Shoulder pain is often quite complicated to treat because there is often more than one factor or area contributing to the shoulder problem. Poor posture, poor body mechanics or lack of exercise prior to repetitive movements such as gardening, throwing, housework, or computer work can lead to pain in the shoulder area. At Therapeutic Edge our goal is to accurately diagnose and establish an effective treatment plan to get you back to work or play as quickly as possible.
Tendonitis: inflammation of your tendon
This is usually associated with pain during movement or through part of the movement range (painful arc).
Calcium deposits in the tendons
It is unclear why the body actually deposits calcium in the tendons but it is theorized that the body is trying to protect the area from repeated trauma and therefore deposits calcium to protect the area. Calcium can be thick like toothpaste and often gets caught around the shoulder joint as you move causing pain.
Bursitis: inflammation of the bursae
The bursae act like anti-friction device between muscles, tendons, and bones. When bursae are inflamed, they are quite painful and may limit a wide variety of movements.
Arthritis: inflammation of a joint
Arthritis can occur from repetitive, overuse, poor posture, normal wear and tear on a joint over time (osteoarthritis) or systemic (rheumatoid arthritis). Arthritis can occur in the shoulder girdle at the sternoclavicular joint (between breastbone and collar bone), at the acromio-clavicular joint (between collar bone and shoulder blade) and at the glenohumeral joint (between shoulder blade and the arm).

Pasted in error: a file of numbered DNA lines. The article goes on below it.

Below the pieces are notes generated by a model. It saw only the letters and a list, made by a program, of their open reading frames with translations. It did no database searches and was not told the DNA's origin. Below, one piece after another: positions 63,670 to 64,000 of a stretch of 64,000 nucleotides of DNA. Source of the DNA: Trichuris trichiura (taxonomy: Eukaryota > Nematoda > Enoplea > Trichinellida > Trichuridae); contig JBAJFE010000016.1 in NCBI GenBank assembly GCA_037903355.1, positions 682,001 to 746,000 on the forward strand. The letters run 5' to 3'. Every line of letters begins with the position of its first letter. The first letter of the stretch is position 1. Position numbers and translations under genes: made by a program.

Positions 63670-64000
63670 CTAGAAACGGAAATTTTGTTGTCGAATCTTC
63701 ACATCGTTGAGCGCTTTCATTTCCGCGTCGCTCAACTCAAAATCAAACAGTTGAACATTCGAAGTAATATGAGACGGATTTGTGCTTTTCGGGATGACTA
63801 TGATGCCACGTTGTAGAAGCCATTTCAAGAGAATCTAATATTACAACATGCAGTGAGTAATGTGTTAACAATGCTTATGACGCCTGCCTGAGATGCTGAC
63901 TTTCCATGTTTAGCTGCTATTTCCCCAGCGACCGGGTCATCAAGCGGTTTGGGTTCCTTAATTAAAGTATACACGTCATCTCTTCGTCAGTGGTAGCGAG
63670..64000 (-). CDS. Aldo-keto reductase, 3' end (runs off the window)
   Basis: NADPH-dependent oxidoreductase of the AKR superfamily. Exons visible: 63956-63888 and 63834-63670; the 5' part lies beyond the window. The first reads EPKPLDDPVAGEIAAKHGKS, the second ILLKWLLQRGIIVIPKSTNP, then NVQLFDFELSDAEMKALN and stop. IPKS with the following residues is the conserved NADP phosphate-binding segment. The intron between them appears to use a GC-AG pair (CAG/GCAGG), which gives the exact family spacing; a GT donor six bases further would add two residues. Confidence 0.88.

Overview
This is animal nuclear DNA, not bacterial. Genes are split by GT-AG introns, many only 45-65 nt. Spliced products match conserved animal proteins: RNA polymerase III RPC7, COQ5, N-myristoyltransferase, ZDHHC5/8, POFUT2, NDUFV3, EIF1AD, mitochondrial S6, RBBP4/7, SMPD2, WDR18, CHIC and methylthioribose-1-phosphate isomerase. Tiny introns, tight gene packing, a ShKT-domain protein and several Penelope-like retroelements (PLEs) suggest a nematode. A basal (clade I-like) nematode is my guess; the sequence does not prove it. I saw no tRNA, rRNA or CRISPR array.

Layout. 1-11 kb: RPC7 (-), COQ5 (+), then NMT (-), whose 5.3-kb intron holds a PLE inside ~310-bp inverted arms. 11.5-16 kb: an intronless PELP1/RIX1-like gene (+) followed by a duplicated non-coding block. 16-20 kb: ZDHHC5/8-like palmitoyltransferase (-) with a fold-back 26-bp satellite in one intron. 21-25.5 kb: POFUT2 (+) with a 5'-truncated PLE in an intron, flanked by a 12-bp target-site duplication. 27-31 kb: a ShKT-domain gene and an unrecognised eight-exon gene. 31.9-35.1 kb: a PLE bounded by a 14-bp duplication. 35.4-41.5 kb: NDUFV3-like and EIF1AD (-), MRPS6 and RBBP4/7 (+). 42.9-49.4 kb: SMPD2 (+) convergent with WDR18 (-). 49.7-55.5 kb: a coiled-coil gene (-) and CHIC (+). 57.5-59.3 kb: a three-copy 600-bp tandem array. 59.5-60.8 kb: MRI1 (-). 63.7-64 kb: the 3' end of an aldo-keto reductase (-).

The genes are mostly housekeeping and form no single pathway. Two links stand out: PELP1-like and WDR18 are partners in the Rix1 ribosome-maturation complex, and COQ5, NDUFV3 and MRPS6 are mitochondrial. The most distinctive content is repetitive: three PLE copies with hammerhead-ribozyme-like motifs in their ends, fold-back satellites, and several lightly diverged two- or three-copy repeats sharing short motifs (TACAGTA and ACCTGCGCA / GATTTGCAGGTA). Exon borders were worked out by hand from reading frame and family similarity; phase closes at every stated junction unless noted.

Frozen Shoulder or adhesive capsulitis
Inflammatory response in the glenohumeral joint (between the shoulder blade and the arm). It occurs as we get older (25-30 years of age). The term frozen is used because of the stiffness or lack of movement at the joint. The problem is usually very painful and goes through three phases. Freezing: there is a gradual or rapid decrease in range of motion. Frozen: no change in range of motion. Thawing: a gradual increase in range of motion.
Torn or ruptured tendons:
A torn or ruptured tendon may be caused by a very rapid contraction of the muscle. The contraction is so strong that it partially or completely tears the tendon. This can happen from catching an object as it falls or trying to lift an object that is too heavy. The person usually feels acute pain and sudden weakness. Some tendons gradually are worn down over time from poor posture and repetitive arm movements. Once the tendon ruptures, the person may experience pain over a long time (years) and eventually notice they can no longer lift as much weight or reach as high.
Some shoulders actually move too much in one direction (unidirectional instability) from shoulder subluxations or dislocations, and others move too much in all directions (multidirectional instability). This unstable shoulder can cause pain and impingement as the joint moves around too much and damages surrounding tissue.
This is pain that is referred from another source but causes shoulder or arm pain. Nerves from the neck or upper back when they are compressed may cause pain, numbness, pins and needles, or weakness in the shoulder and down the arm. The pattern of these changes tell us what nerve's are involved. Muscles and bones can also refer pain around the shoulder and down the arm.
Since so many factors may cause shoulder and arm pain, at Therapeutic Edge we offer a range of comprehensive treatment programs individually designed for your specific case including hands on treatments such as: